Bob Woodward says his interviews with Donald Trump show just how “dangerous” Trump can be > Dogecointool

Bob Woodward says his interviews with Donald Trump show just how “dangerous” Trump can be

Some 50 years ago, along with Washington Post colleague Carl Bernstein, Bob Woodward broke some of the biggest political stories in history, reporting on the Watergate break-in that eventually led to President Richard Nixon’s resignation from office.

Today, Woodward continues to produce impactful reporting about the White House. In an opinion essay for the Post on Sunday, Woodward wrote, “In more than 50 years of reporting, I have never disclosed the raw interviews or full transcripts of my work. But after listening again to the 20 interviews I conducted with President Donald Trump during his last year as chief executive, I have decided to take the unusual step of releasing them. I was struck by how Trump pounded in my ears in a way the printed page cannot capture.”

The essay was adapted from Woodward’s audiobook — “The Trump Tapes: Bob Woodward’s Twenty Interviews with President Donald Trump” — which comes out this week. In all, Woodward had 16 phone calls with Trump, 20 interviews all told, making up eight hours of conversations. Woodward ended up writing a trilogy of books about Trump before releasing this collection of interviews.

Woodward wrote, “I realized I had become entangled in the disorder of Trump’s presidency. An informal practice evolved. Knowing that he could and would call me at any time, I started leaving recorders around my house. Knowing that I could call him and inquire about anything — including the events of that day — was an unprecedented reporting opportunity. It was also unnerving. Trump became the primary focus of my life for nine months.”

When it comes to the tapes, Woodward wants people to hear Trump and his responses to some of Woodward’s questions. For example, Woodward asked Trump about the summer of 2020 when COVID-19 was causing havoc across the world and in the United States. Woodward asked, “Was there a moment in all of this, the last two months, where you said to yourself, ‘Ah, this is the leadership test of a lifetime’?”

Trump said, “No.”

Woodward now writes, “On the printed page his ‘no’ reads flat, a simple declaration. Now listen to the audio of that exchange. This ‘no’ is confident, dismissive, full of self-assurance. It leaves no doubt about the finality of his judgment. This ‘no’ distances him from bearing responsibility. Sound has an extraordinary emotional power, an immediacy and authenticity. A listener is brought into the room. It is a completely different experience from reading Trump’s words or listening to snatches of his interviews on television or the internet.”

Woodward goes on to write, “In the ‘The Trump Tapes,’ I share my personal reporting journey through the eight hours of interviews. I provide commentary at more than 200 points in the audiobook, explicitly offering my own reactions, hesitations, conclusions, and explanations of my method of gathering and confirming information.”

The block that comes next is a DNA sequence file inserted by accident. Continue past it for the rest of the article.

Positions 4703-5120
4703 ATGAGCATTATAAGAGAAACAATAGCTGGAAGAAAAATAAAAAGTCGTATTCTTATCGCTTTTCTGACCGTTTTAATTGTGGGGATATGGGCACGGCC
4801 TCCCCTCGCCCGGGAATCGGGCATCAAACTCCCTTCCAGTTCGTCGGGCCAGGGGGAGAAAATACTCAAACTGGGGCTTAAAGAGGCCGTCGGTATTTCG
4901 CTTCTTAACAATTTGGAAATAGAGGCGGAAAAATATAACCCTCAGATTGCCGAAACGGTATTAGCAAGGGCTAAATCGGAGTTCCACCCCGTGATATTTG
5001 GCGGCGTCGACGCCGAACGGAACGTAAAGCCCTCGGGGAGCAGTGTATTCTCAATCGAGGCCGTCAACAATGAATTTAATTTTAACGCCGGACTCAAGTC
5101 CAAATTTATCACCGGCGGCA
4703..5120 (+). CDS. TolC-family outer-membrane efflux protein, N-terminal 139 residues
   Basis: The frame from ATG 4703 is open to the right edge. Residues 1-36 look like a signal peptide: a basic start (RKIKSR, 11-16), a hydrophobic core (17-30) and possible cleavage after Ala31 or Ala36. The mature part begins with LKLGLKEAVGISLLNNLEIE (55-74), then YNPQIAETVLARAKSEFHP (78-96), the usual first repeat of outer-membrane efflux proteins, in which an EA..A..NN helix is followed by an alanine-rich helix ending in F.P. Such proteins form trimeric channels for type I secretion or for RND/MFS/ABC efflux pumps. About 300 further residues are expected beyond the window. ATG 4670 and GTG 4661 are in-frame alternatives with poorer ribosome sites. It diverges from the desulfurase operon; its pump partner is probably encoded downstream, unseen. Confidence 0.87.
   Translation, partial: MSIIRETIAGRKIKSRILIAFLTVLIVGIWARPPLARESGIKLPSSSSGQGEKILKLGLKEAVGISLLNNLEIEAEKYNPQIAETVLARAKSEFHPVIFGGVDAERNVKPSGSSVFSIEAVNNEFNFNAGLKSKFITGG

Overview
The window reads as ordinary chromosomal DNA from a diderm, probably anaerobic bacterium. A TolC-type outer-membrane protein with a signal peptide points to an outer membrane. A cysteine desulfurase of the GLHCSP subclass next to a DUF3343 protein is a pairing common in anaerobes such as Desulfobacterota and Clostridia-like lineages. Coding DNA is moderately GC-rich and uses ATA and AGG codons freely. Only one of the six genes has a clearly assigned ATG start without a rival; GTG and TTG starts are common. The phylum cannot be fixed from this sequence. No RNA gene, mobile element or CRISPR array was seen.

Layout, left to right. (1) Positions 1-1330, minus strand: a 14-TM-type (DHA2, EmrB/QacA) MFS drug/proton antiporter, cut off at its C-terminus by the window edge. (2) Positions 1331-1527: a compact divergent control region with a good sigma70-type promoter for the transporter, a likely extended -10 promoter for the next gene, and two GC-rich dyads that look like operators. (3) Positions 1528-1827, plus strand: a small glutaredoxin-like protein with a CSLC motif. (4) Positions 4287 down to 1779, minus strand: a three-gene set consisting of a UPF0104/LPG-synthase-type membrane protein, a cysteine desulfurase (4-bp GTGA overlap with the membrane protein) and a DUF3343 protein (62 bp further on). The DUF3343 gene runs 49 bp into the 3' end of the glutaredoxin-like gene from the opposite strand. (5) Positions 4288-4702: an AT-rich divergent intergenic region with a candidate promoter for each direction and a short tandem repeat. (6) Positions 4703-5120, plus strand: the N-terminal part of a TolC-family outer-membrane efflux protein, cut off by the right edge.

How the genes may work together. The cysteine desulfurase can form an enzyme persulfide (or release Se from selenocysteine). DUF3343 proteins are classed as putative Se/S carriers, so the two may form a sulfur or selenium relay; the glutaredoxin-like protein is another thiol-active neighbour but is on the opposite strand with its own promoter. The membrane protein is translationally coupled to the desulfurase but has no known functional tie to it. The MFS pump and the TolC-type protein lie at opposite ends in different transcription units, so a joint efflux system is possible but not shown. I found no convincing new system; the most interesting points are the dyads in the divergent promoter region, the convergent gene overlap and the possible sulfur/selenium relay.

“CBS Sunday Morning” talked to Woodward on Sunday. Woodward revealed the only time Trump ever gave him a no comment. It was while Trump was still president and Woodward asked Trump about rumors that he was going to refuse to leave the White House if he were to lose the 2020 election. Trump told him, “Well, I’m not — I don’t want to even comment on that, Bob. I don’t want to comment on that at this time. Hey, Bob, I got all these people, I’ll talk to you later on tonight!”

At the end of his book “Rage,” also about Trump, Woodward wrote that Trump was “singularly unfit to be President.” After listening back to all the tapes again, Woodward told “CBS Sunday Morning’s” John Dickerson, “Trump was the wrong man for the job. I realize now, two years later, all of the January 6 insurrection, leads me to the conclusion that he’s not just the wrong man for the job, but he’s dangerous, and he is a threat to democracy, and he’s a threat to the presidency because he doesn’t understand the core obligations that come with that office.”

On the topic of Trump, Liz Cheney — the Republican congresswoman from Wyoming and co-chair of the House select committee investigating the Jan. 6 insurrection — said the Republican party will “shatter” if Trump is the party’s presidential nominee in 2024. She made those comments on Sunday’s “Meet the Press” on NBC.

Cheney told moderator Chuck Todd, “I think that the party has either got to come back from where we are right now, which is a very dangerous and toxic place, or the party will splinter, and there will be a new conservative party that rises. And if Donald Trump is the nominee of the Republican Party, the party will shatter and there will be a conservative party that rises in its place.”

Todd asked Cheney if she would consider running for president, but Cheney would not commit one way or the other. Todd then asked, “There are some people who suggest if you were a third party candidate, it would be enough to stop Trump.”

Cheney said, “Well, we will do whatever it takes, as I said. He will not be the president of the United States again.”